|Tess of the Storm Country|
|Directed by||Paul Guilfoyle|
|Produced by||Everett Chambers|
|Screenplay by||Charles Lang|
|Based on||Tess of the Storm Country by Grace Miller White|
|Music by||Paul Sawtell|
|Cinematography||James Wong Howe|
|Distributed by||20th Century Fox|
Tess of the Storm Country is a 1960 American drama film directed by Paul Guilfoyle, written by Charles Lang, and starring Diane Baker, Jack Ging, Lee Philips, Archie Duncan, Nancy Valentine and Bert Remsen. It is based on the novel with the same title by Grace Miller White and its adaptation for the stage by Rupert Hughes. The film was released on December 8, 1960, by 20th Century Fox.
The move starts with small rural town in. Pennsylvania where a feud simmers between farmer Fred Thorson and the Graveses, the Mennonite family who sold their mill to the Foley chemical company that is now contaminating the river with toxic wastes. Tess MacLean accompanied by her uncle Capt. Hamish MacLean arrives from Scotland to marry John Faulkner. Tragedy strikes when Tess arrives in Pennsylvania and is told that her fiancée is dead. This starts a series of events that are the main plot of the novel. Peter Graves a member of the town hurries to tell Tess that his family did not kill Faulkner, however Eric Thorson a member of the rival family and a close friend of John tells Tess that Peter's dad killed John. Tess also learns that John has left his farm to her, so she starts a new life on the farm. However, due to the poisoned water the farm starts dying. When one of the newborn calves dies from poisoning on Tess's farm, she lashes out at Peter telling him to close down the mill. Realizing that they can drive the mill out of business with a dam, Eric's father Fred petitions the Graves to build a dam, but they refuse because only the government can petition a dam. After all this the Graveses invite the MacLeans to dinner, where Tess comments on the strange Mennonite customs. However dinner comes to an end when Fred arrives and says his prize Angus steer has fallen ill and vows vengeance if the animal dies. Eric goes to ask Foley to shut down the mill, and when refused gets drunk. While drunk he kisses Tess who retaliates for he is being too forward. In a day after this Tess rides her bike to the river that crosses the Graveses land. When a bull attacks her Peter saves her. Tess kisses him and admits she respects him. After Fred's bull dies he and Captain McLean plot to blow up the plant. Tess arrives at the plant just after Fred plants the bomb and it explodes. The guards only seeing Tess thinks that she blew up the plant, but Peter helps her into a boat and accepts responsibility for blowing up the plant. After Peter is arrested, Tess visits him in prison and says he is the most wonderful man she knows and kisses him. Then Eric, Captain MacLean, and Foley arrive where Foley lies and says the exploded due to a faulty faulty steam boiler, freeing Peter. Once Freed Peter asks MacLean for Tess's hand in marriage, he consents but refuses to attend the wedding when he learns it will be held in a Mennonite church and Tess will like a life of a Mennonite wife. As Tess and Peter repeat their vows, MacLean and Fred peer through the church window. When the newlyweds go outside, MacLean meets them and gives his blessing.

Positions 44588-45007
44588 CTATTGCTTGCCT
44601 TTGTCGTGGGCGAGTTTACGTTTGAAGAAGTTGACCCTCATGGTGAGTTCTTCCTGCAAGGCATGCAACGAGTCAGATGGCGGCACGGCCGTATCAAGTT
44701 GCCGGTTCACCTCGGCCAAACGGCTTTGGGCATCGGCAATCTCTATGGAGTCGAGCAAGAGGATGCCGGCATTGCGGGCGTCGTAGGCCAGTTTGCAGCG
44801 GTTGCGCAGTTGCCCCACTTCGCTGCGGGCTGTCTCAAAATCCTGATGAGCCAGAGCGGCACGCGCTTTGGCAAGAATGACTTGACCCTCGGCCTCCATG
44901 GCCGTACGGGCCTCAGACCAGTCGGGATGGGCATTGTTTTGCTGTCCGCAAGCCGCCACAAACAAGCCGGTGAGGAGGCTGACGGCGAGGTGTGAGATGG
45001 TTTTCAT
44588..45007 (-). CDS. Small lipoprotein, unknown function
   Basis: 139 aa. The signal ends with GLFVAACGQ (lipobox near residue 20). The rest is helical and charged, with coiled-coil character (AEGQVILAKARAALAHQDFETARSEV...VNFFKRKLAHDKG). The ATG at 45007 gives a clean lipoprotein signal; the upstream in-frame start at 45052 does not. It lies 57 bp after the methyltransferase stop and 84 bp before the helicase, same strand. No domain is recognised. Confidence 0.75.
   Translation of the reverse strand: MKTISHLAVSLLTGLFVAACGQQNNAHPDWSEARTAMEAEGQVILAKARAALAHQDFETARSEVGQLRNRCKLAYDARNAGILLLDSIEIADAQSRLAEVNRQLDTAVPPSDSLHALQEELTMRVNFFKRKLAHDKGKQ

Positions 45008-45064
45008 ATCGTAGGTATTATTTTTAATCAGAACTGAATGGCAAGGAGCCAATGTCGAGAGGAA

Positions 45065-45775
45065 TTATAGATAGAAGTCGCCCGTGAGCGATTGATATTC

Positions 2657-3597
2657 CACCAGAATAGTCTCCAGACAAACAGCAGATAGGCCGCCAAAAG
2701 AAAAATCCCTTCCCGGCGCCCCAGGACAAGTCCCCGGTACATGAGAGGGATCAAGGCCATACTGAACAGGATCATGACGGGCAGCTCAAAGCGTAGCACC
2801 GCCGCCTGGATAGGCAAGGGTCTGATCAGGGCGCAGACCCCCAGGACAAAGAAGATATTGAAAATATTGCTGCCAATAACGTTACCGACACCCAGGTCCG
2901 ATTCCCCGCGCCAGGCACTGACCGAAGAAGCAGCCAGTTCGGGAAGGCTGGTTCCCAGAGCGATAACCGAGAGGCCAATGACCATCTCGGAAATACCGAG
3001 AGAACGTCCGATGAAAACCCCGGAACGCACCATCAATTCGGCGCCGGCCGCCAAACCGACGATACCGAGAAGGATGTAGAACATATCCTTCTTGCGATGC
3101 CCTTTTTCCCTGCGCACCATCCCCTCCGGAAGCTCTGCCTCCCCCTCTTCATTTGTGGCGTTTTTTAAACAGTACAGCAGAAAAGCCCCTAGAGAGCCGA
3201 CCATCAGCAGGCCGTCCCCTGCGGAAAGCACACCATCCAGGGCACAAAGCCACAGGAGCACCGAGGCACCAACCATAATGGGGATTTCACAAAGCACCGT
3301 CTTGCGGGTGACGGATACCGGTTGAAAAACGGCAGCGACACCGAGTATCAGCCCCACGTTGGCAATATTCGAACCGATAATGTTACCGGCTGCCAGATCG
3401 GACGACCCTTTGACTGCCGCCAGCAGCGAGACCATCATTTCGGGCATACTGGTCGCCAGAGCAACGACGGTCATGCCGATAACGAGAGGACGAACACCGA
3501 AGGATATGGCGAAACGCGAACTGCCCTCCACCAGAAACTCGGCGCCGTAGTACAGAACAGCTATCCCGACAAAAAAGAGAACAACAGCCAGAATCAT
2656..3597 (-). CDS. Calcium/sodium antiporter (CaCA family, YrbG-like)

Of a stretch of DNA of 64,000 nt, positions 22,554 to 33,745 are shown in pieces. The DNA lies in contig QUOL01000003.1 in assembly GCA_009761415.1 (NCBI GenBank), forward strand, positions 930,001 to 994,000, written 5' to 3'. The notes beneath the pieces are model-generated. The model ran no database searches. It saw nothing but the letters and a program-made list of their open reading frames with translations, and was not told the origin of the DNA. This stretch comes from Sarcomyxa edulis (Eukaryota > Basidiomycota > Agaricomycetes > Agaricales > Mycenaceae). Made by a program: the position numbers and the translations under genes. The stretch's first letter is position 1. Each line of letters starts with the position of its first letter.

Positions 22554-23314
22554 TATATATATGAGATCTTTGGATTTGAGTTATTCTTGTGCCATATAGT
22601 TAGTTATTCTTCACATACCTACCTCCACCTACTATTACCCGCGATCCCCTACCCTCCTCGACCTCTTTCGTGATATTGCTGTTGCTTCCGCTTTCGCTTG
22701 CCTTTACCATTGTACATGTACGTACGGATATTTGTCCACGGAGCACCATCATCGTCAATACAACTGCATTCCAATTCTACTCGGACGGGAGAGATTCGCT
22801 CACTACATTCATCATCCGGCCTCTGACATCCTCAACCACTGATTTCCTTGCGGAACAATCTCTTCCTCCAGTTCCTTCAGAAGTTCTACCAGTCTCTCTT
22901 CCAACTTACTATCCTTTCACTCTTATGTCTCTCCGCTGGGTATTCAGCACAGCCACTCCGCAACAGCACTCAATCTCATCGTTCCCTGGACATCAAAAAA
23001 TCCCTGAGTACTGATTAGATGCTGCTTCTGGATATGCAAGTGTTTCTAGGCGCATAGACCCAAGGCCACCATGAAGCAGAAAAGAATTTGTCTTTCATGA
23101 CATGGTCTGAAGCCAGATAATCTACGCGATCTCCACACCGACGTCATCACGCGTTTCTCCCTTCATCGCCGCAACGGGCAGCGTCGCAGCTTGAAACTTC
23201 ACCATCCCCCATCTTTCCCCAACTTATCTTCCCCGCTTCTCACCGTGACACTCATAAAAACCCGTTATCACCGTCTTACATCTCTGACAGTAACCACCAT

- Diane Baker as Tess MacLean
- Jack Ging as Peter Graves
- Lee Philips as Eric Thorson
- Archie Duncan as Hamish MacLean
- Nancy Valentine as Teola Graves
- Bert Remsen as Mike Foley
- Wallace Ford as Fred Thorson
- Grandon Rhodes as Mr. Foley
- Robert F. Simon as Mr. Graves
- "Tess of the Storm Country (1960) – Overview". TCM.com. Retrieved 2015-09-11.
- Sandra Brennan (2014). "Tess-of-the-Storm-Country – Trailer – Cast – Showtimes". Movies & TV Dept. The New York Times. Baseline & All Movie Guide. Archived from the original on 2014-09-11. Retrieved 2015-09-11.
- "Tess of the Storm Country (1960) – Full Synopsis". TCM.com. Retrieved 2019-02-14.
- Scheuer, P. K. (Sep 5, 1960). "Showman divulges first-aid program". Los Angeles Times. ProQuest 167764425.
- "Millie perkins on suspension". Los Angeles Times. Aug 31, 1960. ProQuest 167710185.
- Hopper, H. (Sep 1, 1960). "Speedup is planned at 20th century-fox". Chicago Daily Tribune. ProQuest 182607799.